A plaque remaining from the Big Apple Night Club at West 135th Street and Seventh Avenue in Harlem.

Above, a 1934 plaque from the Big Apple Night Club at West 135th Street and Seventh Avenue in Harlem. Discarded as trash in 2006.

Recent entries:
“How do you tell a proper joke about eating?"/"In jest.” (9/23)
“What did the cauliflower bank robber say to the broccoli getaway driver?"/"Floret.” (9/23)
Entry forthcoming—B.P. (9/23)
“I woke up this morning to a robber in my house searching for money. I joined him” (9/23)
“Why do bees have sticky hair?"/"Because they use honeycombs.” (9/23)
More new entries...

A  B  C  D  E  F  G  H  I  J  K  L  M  N  O  P  Q  R  S  T  U  V  W  X  Y  Z


Entry from January 23, 2011
Globocrat (global + bureaucrat)

A “globocrat” (global + bureaucrat) can be a “global bureaucrat” (such as someone who works at the United Nations) or a “globalist” (someone who works for an international company or a supporter of globalism). “Globocrats” has been cited in print since 1945, but “globocrat” became popular in books written since the 1970s.


Wiktionary: globocrat
Noun
globocrat
(plural globocrats)
1. globalist, person advocating globalism and globalist policies

29 June 1875, Cincinnati (OH) Daily Enquirer, pg. 9:
THE St. Louis Globocrat doesn’t believe there was such a battle as Bunker Hill, because Sherman wasn’t there.
(The St. Louis Globe-Democrat newspaper—ed.)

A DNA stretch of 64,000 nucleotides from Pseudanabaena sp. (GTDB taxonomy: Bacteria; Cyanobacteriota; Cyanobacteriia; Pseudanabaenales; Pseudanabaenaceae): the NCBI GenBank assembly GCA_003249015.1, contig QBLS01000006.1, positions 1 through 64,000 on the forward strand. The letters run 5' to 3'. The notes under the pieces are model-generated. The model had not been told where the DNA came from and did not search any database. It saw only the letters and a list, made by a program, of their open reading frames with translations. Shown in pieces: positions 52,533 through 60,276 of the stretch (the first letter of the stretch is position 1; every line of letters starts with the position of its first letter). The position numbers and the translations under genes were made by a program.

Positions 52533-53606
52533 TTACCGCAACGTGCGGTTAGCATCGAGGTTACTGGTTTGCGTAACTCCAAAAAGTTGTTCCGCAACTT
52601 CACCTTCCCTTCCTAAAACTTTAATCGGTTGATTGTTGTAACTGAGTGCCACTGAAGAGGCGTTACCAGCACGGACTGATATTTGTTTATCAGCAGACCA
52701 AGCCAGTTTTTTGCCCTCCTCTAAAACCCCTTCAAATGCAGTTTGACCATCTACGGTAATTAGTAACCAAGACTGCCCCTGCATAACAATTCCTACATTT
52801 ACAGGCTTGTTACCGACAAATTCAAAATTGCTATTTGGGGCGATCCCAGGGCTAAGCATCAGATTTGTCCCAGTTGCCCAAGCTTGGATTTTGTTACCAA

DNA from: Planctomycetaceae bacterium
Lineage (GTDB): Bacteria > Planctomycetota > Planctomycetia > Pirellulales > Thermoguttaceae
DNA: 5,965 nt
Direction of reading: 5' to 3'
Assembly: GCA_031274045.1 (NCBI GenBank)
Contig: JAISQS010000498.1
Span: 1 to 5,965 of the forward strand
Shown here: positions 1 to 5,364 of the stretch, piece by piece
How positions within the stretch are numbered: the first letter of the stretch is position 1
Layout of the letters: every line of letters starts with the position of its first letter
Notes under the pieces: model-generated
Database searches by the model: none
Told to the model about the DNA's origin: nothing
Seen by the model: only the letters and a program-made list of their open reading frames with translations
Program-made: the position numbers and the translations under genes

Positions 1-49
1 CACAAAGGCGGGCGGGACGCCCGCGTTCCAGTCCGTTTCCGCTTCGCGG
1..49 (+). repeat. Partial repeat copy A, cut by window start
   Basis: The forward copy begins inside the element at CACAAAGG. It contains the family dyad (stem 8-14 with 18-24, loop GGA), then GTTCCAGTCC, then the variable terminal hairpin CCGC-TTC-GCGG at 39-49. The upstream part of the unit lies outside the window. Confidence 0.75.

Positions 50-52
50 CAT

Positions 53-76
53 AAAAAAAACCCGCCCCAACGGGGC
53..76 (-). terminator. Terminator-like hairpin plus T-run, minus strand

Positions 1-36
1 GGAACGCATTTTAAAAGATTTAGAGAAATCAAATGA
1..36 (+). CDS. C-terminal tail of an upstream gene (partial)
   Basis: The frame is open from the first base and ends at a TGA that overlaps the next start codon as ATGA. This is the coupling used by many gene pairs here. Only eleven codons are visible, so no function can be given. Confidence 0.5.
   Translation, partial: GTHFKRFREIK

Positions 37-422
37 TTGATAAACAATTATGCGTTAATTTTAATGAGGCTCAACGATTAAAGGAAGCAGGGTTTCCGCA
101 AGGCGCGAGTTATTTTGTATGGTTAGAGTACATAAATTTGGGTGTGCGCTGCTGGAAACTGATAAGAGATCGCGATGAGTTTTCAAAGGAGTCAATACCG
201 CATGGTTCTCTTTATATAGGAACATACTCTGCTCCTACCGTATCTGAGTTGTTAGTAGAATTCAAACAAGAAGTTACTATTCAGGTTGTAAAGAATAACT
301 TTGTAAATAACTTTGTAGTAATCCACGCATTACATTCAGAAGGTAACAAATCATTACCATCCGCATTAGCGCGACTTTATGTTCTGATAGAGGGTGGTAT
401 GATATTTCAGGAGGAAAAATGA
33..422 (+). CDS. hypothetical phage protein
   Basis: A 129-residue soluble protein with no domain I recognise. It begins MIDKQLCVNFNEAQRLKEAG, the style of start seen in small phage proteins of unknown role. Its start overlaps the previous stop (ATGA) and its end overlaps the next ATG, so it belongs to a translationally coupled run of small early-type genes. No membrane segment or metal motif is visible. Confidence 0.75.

20 May 1945, Los Angeles (CA) Times, “Washington News,” pg. 13:
In a scathing criticism of “world planners and globocrats,” Republican members of the House Ways and Means Committee assailed today the administration’s proposal to lower tariffs.

Google Books
Corporate Etiquette
By Milla Alihan
New York, NY: Weybright and Talley
1970
Pg. 83:
With United States business turning the world into a global marketplace, a new breed of executives is emerging — the “globocrat.”
Pg. 102:
The focal guideline for the American business and industrial globocrats may well be that, in spite of the many languages, unrelated customs, and divergent values, the world is but one small planet.

Google Books
The Language of Money:
An irreverent dictionary of business and finance

By William Davis
Boston, MA: Houghton Mifflin
1973
Pg. 109:
GLOBOCRAT
A fellow who can run his company’s operations anywhere in the world.

Google Books
The Longman Register of New Words. Vol. 2
By John Ayto
Harlow: Longman
1990
Pg. 156:
globocrat noun a high-ranking and powerful member of a world-wide organization

Posted by Barry Popik
New York CityGovernment/Law/Politics/Military • (0) Comments • Sunday, January 23, 2011 • Permalink